“Particularly in the light of this kind of extremist and spoiler activity…we think it is absolutely essential that we support those forces in Egypt who want to build a peaceful, stable, democratic country with prosperity restored, jobs for people,” State Department spokeswoman Victoria Nuland said Monday during a briefing. “And that’s what the assistance that the president has pledged and that we are working with the Hill on is for.”

Paul’s protest won’t endanger the Senate’s ability to pass a continuing resolution to keep the government funded for another six months, but it could significantly affect the Senate’s ability to stay on schedule.

The House passed the stopgap measure 329 to 91, but Paul’s floor protest could push the Senate into a weekend session.

A Statue To Honor Hate and Terror

By Manzer Munir for Pakistanis for Peace

In Selma, Alabama, a new monument to the first leader of the Ku Klux Klan is under construction on public land. Selma, Alabama is the site of many struggles during the Civil Rights movement made famous by Rosa Parks and Martin Luthur King Jr III.

Thus far, the Selma city council is going ahead with allowing for renovations of the statue of Nathan Bedford Forrest, a vigilante, a Confederate lieutenant general in the US Civil war, a war criminal, and widely acknowledged as the founder of the Ku Klux Klan.

The bust of his statue was stolen last year and now there are plans by a group known as the Friends of Forrest are replacing it, and according to local media, the United Daughters of the Confederacy are adding a pedestal and fencing to make it harder to steal the updated statue.
Not only has the Selma City Council, made up of five Black and four white city council members not done anything to prevent the building of this monument of hate and intimidation, they are also of the opinion that although the plot of land where the statue is to be built is in a public owned cemetery, the city council president, Dr. Cecil Williamson believes that the particular plot of land is owned by the Daughter of the Confederacy who are advocating for the renovation.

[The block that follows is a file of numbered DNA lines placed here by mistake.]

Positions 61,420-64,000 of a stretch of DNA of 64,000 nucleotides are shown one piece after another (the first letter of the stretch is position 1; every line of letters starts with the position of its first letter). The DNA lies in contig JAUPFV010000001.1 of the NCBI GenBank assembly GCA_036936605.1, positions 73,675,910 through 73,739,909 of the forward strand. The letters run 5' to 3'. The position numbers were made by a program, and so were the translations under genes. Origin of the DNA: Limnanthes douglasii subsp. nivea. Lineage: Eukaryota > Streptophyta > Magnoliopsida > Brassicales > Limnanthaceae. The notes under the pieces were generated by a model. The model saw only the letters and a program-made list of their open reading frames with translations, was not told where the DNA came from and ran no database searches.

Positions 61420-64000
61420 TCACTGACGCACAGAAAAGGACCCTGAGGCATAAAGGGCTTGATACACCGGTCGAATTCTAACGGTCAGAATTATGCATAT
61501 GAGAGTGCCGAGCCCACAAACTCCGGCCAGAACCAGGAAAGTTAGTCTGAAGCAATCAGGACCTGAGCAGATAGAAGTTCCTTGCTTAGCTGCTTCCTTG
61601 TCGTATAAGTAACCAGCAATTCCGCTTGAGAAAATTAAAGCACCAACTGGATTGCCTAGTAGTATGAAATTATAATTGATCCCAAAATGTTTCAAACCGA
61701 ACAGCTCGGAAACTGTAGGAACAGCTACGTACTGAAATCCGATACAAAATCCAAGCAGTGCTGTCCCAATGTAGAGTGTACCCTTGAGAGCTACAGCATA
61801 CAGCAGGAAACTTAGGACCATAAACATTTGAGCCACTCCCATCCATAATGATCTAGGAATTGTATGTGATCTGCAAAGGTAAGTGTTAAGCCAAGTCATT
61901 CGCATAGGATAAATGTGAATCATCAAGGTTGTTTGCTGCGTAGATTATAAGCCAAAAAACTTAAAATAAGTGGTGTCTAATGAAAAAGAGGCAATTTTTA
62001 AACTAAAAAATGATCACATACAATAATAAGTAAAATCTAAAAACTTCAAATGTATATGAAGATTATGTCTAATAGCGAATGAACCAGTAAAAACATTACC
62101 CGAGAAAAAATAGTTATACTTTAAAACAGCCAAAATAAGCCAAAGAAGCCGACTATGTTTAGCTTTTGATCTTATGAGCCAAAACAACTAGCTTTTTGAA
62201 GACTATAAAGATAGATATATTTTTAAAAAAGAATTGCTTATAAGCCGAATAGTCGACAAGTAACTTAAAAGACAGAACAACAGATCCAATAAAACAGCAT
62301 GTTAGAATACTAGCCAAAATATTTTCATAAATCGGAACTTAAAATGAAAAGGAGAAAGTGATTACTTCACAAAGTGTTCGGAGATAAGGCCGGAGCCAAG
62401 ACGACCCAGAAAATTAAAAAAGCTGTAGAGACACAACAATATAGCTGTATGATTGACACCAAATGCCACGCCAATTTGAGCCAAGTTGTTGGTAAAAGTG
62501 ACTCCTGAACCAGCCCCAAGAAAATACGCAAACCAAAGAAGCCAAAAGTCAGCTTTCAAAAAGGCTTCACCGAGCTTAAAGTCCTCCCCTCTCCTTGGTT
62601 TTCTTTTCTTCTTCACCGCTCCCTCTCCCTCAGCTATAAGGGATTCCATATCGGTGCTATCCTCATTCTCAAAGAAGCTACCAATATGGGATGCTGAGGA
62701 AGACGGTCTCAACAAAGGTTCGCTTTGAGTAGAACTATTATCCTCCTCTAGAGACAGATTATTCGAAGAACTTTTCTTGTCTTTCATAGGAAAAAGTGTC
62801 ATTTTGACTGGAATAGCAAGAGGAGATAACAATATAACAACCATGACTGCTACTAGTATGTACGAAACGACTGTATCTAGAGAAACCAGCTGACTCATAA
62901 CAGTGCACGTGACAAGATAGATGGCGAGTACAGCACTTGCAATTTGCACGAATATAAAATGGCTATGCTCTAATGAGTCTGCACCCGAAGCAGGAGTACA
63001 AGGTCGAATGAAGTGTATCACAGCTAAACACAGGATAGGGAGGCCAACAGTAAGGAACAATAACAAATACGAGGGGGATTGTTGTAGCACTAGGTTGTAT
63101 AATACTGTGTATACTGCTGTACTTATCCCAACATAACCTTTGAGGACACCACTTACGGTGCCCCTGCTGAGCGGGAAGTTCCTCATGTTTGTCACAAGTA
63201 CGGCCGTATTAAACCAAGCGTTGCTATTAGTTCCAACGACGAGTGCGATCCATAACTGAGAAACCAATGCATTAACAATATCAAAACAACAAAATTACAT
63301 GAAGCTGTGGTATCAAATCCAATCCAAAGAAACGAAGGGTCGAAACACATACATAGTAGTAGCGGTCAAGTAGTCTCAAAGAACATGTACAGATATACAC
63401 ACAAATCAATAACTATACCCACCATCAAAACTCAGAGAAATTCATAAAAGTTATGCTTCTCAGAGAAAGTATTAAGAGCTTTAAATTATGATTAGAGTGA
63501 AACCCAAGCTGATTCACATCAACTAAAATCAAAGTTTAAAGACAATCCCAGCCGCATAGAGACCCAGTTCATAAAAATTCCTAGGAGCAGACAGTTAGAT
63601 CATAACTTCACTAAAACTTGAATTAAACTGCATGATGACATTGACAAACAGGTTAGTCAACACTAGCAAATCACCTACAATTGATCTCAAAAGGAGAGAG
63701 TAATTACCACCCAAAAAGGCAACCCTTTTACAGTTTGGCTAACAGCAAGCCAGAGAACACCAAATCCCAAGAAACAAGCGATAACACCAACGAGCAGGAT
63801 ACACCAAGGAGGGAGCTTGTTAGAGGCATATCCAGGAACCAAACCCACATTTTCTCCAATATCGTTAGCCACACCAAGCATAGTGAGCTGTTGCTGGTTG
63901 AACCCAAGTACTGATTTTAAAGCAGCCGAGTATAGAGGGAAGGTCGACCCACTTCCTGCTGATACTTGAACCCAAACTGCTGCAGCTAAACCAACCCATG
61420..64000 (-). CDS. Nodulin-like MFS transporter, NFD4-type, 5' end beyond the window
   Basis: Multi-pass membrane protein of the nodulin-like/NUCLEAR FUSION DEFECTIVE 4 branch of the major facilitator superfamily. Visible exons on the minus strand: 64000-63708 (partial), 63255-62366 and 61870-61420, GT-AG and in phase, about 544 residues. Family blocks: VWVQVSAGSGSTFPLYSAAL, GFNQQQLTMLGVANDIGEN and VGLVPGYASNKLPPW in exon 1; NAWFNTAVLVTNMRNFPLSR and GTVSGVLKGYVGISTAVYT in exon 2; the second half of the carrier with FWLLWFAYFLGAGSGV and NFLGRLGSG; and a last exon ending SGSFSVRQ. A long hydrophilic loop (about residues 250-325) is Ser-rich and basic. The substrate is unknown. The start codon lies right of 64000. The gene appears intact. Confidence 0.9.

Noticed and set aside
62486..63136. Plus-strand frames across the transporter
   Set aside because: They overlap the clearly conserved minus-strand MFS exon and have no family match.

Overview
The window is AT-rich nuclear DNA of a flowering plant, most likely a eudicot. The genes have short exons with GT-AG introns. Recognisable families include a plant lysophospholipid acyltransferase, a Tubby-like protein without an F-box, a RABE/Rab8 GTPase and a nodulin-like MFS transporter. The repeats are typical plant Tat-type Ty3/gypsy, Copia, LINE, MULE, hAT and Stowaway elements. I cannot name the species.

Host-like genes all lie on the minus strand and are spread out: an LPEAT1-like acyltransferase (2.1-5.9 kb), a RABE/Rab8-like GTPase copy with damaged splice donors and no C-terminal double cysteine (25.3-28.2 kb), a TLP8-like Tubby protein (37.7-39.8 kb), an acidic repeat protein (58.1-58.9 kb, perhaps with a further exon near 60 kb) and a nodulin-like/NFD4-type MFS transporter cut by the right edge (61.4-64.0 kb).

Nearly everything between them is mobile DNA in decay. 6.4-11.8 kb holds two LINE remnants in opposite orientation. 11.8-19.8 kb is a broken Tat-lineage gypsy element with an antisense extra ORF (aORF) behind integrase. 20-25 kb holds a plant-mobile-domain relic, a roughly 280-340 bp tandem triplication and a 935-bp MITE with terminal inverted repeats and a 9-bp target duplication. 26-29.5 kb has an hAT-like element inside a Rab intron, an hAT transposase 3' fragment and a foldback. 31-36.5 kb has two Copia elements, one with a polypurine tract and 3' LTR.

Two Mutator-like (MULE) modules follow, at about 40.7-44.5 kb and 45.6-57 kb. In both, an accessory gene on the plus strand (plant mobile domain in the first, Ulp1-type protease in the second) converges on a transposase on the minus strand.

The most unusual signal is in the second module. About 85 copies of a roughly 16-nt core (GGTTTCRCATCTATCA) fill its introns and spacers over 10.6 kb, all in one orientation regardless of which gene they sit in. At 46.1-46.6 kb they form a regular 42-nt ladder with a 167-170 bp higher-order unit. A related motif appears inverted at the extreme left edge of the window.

It is really disturbing that a monument to a man responsible for the terror that the Klan inflicted as well as caused the lynching of so many innocent blacks would be getting a monument built to him. It’s as if some Nazis in Germany decided to make a huge statue of Hitler on a public park across the street from a Synagogue. It would not stand and there would be immediate outcry against it. However no one has said anything and so far the plan is in place for this statue to be built.

I vividly recall when Muslims tried to build a mosque not so long ago in Murfreesboro, Tennessee, there was a huge outcry and in fact, members of the city filed a lawsuit that made it all the way to the state supreme court arguing, believe it or not, that Islam was not a religion and Muslims did not or should not have a right to build a house of worship on private property.
Forget that they weren’t building a statue to Osama Bin Laden, but rather a house of worship to worship the same God of Abraham, Noah and Moses as their Christian and Jewish brethern. Oh the hypocrisy! Yet there was a huge fight against that, and not a word against allowing for something to honor a vile a man as Bedford.

Here is an account from Harper’s Weekly of April 30, 1864, of what took place: